Yes exactly, the problem stays with the rear socket.
Its either the filament pins or other issue at that socket. Flipping it
over and figuring out which one will find/fix the problem. My guess is 80%
filament pins on the socket loose, 8% something in the RF path to the
cathode of that tube (as the little fuses in the anode also were blown) 1%
grid coming off ground, 1% evil spirits.
From: firstname.lastname@example.org [mailto:email@example.com] On
Behalf Of Pete Smith
Sent: Tuesday, March 20, 2007 8:35 AM
To: Tom W8JI; firstname.lastname@example.org
Subject: Re: [Amps] Amp Supply LK500-zc tube asymmetry
Sure, no argument - though problems in one tube (2 and 4) seem to be pretty
well ruled out by the fact that it is always the front tube that glows more
brightly, regardless of which tube is in which socket.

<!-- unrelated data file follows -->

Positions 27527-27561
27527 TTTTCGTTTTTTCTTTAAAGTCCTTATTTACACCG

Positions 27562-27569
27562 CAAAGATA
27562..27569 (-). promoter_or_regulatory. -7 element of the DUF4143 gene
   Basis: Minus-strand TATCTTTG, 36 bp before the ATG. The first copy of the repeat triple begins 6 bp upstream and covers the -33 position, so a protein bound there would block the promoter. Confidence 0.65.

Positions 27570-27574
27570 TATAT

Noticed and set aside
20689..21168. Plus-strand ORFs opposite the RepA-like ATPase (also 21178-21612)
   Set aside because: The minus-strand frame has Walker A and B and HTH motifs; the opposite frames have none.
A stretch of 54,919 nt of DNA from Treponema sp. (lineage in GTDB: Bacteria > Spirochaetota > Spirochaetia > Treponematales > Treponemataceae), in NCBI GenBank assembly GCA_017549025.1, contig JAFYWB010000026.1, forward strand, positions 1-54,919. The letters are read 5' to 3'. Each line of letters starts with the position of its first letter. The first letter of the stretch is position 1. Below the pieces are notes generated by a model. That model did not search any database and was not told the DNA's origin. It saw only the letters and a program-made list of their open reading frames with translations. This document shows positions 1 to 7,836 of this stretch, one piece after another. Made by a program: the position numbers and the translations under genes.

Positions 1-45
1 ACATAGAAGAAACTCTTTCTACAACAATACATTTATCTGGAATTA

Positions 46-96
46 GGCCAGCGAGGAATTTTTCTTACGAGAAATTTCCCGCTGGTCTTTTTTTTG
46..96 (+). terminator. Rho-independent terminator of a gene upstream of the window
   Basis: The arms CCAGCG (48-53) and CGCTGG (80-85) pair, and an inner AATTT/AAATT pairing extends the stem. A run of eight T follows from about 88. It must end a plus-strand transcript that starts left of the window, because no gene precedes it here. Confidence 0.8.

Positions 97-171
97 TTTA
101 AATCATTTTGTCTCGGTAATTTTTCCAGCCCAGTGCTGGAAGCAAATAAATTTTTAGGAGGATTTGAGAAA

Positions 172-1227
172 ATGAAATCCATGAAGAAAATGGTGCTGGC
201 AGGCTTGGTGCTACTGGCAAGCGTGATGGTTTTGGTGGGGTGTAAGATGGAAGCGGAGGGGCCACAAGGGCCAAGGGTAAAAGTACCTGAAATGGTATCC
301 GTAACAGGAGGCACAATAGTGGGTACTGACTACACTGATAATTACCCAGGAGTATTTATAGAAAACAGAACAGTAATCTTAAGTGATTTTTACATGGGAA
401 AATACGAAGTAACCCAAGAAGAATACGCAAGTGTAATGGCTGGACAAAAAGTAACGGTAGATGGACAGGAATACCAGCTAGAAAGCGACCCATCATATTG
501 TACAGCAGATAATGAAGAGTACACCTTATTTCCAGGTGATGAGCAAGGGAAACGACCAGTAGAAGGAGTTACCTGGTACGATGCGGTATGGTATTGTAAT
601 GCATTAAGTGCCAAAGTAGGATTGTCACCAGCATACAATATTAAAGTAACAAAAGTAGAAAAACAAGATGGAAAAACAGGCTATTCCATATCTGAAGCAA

73, Pete N4ZR
At 09:18 AM 3/20/2007, Tom W8JI wrote:
>>My hypothesis is that resistance between pin and socket electrode at the
>>filament pins was both reducing the amount of filament voltage on that one
>>tube and causing overheating at the tube pin, which eventually melted the
>>solder and also detempered the spring clips. Because there wasn't enough
>>filament voltage, the tube was taking less than its share of the load.
>He actually could have one of four problems:
>1.) Someone might have floated the grids with glitch resistors (a very bad
>idea) and one tube could have an open grid path
>2.) One tube might be low on emission either through low filament voltage
>at the tube or a low emission filament
>3.) Somehow the RF drive or loading could be unequal.
>4.) The tube might have internal problems resulting in more concentrated
>current than the other tube has, perhaps a broken grid wire. This can hot
>spot one area of the anode.
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